Why Media M&A Is Just Getting Started

Last week my colleague Jay Taylor provided his take on the news that Comcast (NASDAQ: CMCSA) abandoned its plans to acquire Time Warner Cable (NYSE: TWC).media-merger-acquisitions
He noted that the collapse of the acquisition wasn’t a huge surprise, and that there are a number of other potential suitors for Time Warner Cable –including Charter Communications (NASDAQ: CHTR). Recall that Charter approached Time Warner Cable about a potential merger back in 2014.
So why all the talk about media M&A?
Consolidation is a great way to fight larger players, or to fend off new trends in the industry. One of the biggest “cable killers” over the last half decade or so has been the success of streaming content provider Netflix (NASDAQ: NFLX).
As our very own Ian Wyatt noted, the ridiculous subscriber growth of Netflix has translated into an ever more ridiculous climb in its stock price.
Netflix now has over 62 million subscribers, while Comcast has just 22 million customers. The streaming giant is here to stay. Now, it’s about figuring out how to survive in a post-Netflix dominated world.
The success of Netflix has helped solidify the fact that content creation no longer has to be joined at the hip to distribution. This helps make pure-play content companies very interesting right now.
Rupert Murdoch’s Twenty-First Century Fox (NASDAQ: FOX) tried to buy Time Warner Inc. (NYSE: TWX) last year, but was rebuffed. Murdoch and Twenty-First didn’t push the issue, in part because they didn’t have to. Like The Walt Disney Company (NYSE: DIS),  Twenty-First Century Fox is a dominant player in the entertainment space, and thus is less vulnerable to the Netflix threat than cable companies.
However, Time Warner Inc. (not to be confused with Time Warner Cable, which was spun off from Time Warner Inc. in 2009) is still enticing, with one of the most prized premium cable assets in the business, HBO. It also has other key brands, including CNN and Warner Bros. After spinning off its magazine, cable and music businesses, it has positioned itself nicely over the last few years as a pure-play in the movie and TV content creation business.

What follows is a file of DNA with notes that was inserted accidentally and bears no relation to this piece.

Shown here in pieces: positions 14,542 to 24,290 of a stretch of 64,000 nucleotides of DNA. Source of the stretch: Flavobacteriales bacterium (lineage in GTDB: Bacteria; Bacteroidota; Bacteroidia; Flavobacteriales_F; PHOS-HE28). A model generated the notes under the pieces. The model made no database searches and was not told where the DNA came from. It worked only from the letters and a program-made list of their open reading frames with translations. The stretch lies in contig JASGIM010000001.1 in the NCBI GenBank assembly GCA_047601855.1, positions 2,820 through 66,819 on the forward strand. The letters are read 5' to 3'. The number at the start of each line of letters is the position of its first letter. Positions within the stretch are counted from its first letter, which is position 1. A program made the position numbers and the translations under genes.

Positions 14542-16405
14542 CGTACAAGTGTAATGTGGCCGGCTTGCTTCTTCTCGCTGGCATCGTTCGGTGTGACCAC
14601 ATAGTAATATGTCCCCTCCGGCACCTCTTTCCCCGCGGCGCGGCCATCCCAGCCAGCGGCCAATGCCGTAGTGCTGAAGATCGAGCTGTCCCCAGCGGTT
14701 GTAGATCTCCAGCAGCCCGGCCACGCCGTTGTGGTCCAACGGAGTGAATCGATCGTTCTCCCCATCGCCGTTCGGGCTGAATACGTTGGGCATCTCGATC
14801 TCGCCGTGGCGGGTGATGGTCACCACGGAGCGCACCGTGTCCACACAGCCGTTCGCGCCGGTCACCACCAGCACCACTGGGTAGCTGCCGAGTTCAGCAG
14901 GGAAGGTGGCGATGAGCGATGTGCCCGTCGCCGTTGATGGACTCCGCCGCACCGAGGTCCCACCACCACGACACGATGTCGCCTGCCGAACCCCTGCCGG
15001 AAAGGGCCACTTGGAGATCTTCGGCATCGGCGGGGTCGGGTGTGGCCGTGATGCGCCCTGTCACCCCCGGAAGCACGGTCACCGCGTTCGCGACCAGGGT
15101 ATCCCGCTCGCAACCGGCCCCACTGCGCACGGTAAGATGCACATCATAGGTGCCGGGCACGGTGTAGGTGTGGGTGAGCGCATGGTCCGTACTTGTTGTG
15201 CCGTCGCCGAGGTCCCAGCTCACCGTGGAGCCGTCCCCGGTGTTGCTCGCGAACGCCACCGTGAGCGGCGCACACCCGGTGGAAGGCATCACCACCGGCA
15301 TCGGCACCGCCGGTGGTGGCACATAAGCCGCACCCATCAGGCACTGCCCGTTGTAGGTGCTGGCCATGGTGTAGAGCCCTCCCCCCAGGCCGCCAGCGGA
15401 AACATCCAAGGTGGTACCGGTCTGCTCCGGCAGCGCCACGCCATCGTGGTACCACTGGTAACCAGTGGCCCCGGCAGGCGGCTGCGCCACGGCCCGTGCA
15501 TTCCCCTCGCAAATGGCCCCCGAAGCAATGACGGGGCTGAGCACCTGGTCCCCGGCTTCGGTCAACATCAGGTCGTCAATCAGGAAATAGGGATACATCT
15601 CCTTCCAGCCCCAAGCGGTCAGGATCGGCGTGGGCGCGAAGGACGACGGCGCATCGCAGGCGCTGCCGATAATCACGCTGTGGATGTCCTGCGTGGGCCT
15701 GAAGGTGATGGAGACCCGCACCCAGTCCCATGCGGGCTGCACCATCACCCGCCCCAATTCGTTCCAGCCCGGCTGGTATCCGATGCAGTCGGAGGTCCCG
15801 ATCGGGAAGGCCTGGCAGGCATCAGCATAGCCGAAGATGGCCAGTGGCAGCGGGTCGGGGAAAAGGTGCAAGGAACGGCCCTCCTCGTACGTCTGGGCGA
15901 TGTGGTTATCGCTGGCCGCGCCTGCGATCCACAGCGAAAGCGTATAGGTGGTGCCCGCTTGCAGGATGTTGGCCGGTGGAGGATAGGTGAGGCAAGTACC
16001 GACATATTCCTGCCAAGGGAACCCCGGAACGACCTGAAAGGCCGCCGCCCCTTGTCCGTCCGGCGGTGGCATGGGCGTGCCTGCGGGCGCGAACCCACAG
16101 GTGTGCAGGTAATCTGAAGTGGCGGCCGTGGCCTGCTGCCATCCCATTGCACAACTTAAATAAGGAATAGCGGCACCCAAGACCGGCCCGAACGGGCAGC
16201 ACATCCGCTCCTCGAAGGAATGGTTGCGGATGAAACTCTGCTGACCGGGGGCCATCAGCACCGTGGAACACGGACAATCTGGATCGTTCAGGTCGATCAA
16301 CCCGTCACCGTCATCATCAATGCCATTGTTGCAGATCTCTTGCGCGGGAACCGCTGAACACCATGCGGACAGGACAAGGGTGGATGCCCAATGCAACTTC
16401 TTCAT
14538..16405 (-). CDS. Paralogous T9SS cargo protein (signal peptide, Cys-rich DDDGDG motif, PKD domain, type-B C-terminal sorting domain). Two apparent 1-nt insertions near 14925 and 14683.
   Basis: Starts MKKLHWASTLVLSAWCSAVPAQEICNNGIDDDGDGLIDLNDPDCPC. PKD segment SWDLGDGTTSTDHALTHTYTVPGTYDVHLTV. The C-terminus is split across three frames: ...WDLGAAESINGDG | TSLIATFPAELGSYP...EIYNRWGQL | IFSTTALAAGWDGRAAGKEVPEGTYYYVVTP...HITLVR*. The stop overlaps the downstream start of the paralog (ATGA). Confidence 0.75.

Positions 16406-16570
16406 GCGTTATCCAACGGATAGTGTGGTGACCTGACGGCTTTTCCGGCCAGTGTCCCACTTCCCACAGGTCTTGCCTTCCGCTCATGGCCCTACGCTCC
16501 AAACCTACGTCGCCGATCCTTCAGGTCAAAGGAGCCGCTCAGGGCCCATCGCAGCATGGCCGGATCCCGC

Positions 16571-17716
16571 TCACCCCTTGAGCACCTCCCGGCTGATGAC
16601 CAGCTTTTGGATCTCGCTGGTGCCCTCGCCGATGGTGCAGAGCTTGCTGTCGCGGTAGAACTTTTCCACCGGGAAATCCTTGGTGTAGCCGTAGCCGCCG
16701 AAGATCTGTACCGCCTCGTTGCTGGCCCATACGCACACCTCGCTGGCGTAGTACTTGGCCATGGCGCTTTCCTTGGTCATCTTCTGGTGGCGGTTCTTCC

CBS Corp. (NYSE: CBS) and Viacom (NASDAQ: VIAB) are often overlooked, but they could both be in the market for an acquisition. CBS is a Viacom spinoff, which means they won’t be in the market for each other, but a deal between Viacom and Twenty-First Century Fox has been floated, given that they’d make a cable and broadcast powerhouse.
As for CBS, the obvious choice for a deal involves Time Warner Inc. CBS owns Showtime and Time Warner Inc. owns HBO, which means a marriage would bring two of the top premium cable networks under one roof. There are a number of other similarities as well, including the fact that both have strongholds in news and network cable.
The underrated dark horse is always John Malone, the deal maker running the Liberty Media Corp. (NASDAQ: LMCA) empire. Malone owns interests in Starz (NASDAQ: STRZA) and Discovery Communications (NASDAQ: DISCA). He’s already positioned Starz so that it has a closer partnership with Lions Gate Entertainment (NYSE: LGF), but it’s also the only remaining independent premium cable network.
Malone still owns a sizable interest in Charter Communications, but there are a lot of things he could still have up his sleeve.

Apple’s most closely guarded secret

On April 27, Apple blew away expectations yet again by beating Wall Street’s earnings estimates. Without a doubt, Apple is soaring higher than ever. Yet few analysts realize is that a little-known company is destined to soar right along with it. It’s Apple’s most closely guarded secret…one they would prefer you never know. Discover it right here.

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